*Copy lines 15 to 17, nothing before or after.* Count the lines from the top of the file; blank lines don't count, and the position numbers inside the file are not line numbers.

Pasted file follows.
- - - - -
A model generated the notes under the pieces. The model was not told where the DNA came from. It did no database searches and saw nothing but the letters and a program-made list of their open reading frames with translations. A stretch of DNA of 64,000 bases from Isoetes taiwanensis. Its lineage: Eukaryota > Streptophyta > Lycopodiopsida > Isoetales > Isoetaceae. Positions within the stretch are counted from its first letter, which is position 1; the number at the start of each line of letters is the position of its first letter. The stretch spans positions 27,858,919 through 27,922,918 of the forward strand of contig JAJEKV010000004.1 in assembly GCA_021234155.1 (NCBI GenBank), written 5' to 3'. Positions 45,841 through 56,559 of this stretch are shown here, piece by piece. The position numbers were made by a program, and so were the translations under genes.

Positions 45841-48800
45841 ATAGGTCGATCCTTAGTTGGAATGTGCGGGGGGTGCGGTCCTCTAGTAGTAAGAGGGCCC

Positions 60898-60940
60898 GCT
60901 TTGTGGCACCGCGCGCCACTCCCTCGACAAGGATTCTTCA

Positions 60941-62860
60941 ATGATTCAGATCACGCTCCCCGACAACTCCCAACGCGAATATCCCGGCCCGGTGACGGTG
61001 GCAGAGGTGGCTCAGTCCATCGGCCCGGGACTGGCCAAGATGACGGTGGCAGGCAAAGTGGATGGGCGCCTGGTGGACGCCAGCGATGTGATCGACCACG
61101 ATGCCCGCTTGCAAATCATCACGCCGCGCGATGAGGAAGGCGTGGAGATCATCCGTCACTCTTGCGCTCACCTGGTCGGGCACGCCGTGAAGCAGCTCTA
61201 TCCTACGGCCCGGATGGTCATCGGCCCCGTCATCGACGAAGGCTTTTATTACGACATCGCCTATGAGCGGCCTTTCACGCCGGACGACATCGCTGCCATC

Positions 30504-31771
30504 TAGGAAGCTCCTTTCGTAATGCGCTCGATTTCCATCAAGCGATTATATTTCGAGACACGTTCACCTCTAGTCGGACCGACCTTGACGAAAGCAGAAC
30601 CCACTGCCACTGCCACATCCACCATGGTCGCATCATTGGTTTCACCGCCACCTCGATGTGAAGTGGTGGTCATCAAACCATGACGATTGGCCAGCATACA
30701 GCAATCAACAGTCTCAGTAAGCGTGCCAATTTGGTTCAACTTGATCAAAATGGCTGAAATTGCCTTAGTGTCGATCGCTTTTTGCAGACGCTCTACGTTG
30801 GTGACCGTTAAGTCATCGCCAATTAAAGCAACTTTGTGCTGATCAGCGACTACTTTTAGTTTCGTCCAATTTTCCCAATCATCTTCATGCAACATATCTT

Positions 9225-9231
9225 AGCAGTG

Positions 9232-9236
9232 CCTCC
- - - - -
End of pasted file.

30701 GCAATCAACAGTCTCAGTAAGCGTGCCAATTTGGTTCAACTTGATCAAAATGGCTGAAATTGCCTTAGTGTCGATCGCTTTTTGCAGACGCTCTACGTTG
30801 GTGACCGTTAAGTCATCGCCAATTAAAGCAACTTTGTGCTGATCAGCGACTACTTTTAGTTTCGTCCAATTTTCCCAATCATCTTCATGCAACATATCTT

Positions 9225-9231